3. Altering Chords - This is the best part! Now that you have strategically figured out the melody to a song and have harmonized it, altering your chords to produce certain sounds is the next step. If you were playing gospel music, you would alter your chords differently than if you were playing classical or country music. More resources on altering chords

4. Listening - After you have determined the melody, harmonized the melody, and altered some of your chords, there are various techniques you can use to make sure that your song sounds right. More resources on listening techniques

I personally recommend "The Secrets to Playing Piano By Ear" 300-pg Course and through my relationship with Jermaine (the author of this course), I've been able to get him to throw in a few bonus items (3 additional piano software programs). He has taught literally thousands of musicians how to play the piano by ear. If you understood just half of what he discussed above, you'll definitely benefit from his 300-pg course. Click here to learn the secrets to playing absolutely any song on the piano in virtually minutes! I highly recommend it.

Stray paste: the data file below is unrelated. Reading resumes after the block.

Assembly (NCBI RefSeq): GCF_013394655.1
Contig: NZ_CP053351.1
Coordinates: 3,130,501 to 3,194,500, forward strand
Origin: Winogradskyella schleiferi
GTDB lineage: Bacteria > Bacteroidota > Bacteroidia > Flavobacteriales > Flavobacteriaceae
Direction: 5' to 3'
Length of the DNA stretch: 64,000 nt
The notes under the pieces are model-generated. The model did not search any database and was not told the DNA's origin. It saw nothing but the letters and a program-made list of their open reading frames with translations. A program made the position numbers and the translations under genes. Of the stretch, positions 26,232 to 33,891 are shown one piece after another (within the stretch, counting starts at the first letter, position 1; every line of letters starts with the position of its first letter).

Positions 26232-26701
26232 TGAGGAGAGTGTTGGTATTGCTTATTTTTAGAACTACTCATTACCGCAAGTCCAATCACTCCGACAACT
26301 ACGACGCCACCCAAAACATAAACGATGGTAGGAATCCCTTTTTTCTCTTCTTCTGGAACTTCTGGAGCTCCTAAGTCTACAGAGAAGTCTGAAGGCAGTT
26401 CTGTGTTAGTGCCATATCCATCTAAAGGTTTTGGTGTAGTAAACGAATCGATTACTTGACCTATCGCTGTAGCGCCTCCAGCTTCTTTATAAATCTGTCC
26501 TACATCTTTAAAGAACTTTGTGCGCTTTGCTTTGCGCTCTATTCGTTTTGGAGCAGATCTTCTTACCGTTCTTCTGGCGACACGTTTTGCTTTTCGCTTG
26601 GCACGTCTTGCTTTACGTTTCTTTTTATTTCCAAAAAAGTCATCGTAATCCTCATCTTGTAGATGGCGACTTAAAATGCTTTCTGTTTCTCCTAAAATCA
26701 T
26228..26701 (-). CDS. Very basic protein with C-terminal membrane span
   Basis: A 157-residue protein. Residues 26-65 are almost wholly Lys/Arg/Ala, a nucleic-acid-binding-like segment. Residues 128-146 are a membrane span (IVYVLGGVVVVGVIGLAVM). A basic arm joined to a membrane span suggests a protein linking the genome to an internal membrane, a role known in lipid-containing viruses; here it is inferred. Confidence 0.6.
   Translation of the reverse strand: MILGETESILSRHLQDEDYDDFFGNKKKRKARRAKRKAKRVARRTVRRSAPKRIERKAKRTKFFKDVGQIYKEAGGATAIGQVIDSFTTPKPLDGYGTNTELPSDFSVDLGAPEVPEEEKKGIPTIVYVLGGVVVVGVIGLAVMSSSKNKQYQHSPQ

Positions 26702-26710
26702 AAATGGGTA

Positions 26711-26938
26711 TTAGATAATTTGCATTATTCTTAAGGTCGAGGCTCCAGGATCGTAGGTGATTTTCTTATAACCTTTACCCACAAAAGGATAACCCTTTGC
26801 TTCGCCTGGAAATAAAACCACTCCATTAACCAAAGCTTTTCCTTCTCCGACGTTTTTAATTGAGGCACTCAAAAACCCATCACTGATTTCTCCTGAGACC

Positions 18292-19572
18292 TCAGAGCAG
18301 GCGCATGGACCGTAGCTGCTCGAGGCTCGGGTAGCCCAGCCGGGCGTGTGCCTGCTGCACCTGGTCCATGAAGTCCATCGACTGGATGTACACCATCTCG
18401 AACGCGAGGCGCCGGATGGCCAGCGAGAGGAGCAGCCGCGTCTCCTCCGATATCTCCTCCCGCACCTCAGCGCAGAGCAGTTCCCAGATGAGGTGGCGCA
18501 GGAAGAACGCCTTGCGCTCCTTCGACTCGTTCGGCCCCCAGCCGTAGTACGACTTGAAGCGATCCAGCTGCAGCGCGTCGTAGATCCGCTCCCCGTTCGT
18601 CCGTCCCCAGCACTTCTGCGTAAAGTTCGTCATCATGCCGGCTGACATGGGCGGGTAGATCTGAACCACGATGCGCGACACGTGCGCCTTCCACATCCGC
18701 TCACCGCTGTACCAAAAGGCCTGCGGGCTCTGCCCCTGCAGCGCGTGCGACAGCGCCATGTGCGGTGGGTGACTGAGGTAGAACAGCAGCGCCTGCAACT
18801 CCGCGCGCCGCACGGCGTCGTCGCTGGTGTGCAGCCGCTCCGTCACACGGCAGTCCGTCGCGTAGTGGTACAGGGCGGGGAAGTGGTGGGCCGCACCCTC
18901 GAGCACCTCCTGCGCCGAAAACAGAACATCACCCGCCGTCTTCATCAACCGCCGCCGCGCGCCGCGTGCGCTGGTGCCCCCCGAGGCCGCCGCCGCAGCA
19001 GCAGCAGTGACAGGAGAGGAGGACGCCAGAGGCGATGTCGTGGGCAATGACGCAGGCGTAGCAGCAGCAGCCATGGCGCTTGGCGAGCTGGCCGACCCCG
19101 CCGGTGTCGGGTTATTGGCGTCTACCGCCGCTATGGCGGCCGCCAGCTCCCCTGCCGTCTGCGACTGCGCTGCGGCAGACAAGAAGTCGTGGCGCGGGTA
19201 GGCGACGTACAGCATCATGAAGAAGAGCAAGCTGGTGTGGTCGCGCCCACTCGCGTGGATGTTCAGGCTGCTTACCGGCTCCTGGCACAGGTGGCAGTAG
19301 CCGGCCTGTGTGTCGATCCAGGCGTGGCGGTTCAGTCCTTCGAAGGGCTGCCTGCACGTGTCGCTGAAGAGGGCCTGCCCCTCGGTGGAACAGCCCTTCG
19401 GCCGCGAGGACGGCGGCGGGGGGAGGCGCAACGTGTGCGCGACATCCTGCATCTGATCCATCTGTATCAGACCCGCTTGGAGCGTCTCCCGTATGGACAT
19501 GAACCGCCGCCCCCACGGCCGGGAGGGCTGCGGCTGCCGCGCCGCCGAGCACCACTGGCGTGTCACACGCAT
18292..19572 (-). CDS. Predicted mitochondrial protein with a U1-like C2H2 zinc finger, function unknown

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Best Gospel Course for Ear players

Introducing GospelKeys 101...

Now In Less Than 2 Hours, You Can Jump Start Your Piano Playing With These 3 Easy Steps!

Dear Friend,

Jermaine Griggs, the pioneer of the award-winning GospelKeys learning system, has come up with 3 simple steps so that you won't waste any time at all. In fact, it'll virtually cut your learning time in half! I copied and pasted the most important parts below so you can get a general idea.


Step One: Determining the Melody

Step Two: Harmonizing the Melody

Step Three: Adding the Bass

These three steps are not super complicated theories that require several years of experience. In fact, they were designed for the total beginner with absolutely no musical experience.

What most people don't understand is that most songs follow patterns. If you've been mistakenly learning songs, one by one, you're only exercising your ability to MEMORIZE chords --- and
that's exactly why it takes SO LONG to learn just one song.


If you concentrate on LEARNING PATTERNS, you'll never go wrong because songs are built on repeating patterns. You should NEVER EVER have to memorize dozens of songs when they all share the same exact CHORDS, PROGRESSIONS, AND PATTERNS.

So head over to their site and let me know what you think

If you have any questions, feel free to reply.

Talk soon,

P.S. - You might find more interesting information, techniques, or resources just by clicking around on their website..

I want to remind you that many of the ideas for lessons come from those of you who contact me with questions. I encourage you to let me know what you need.

Also you can find a contact form on the site and suggest a song for a future lesson. Don't be shy. Let me know how i can help!!

I am grateful for all of you, and wish you the best success in your playing!!

Thanks, Greg

Go To Piano Lessons For Life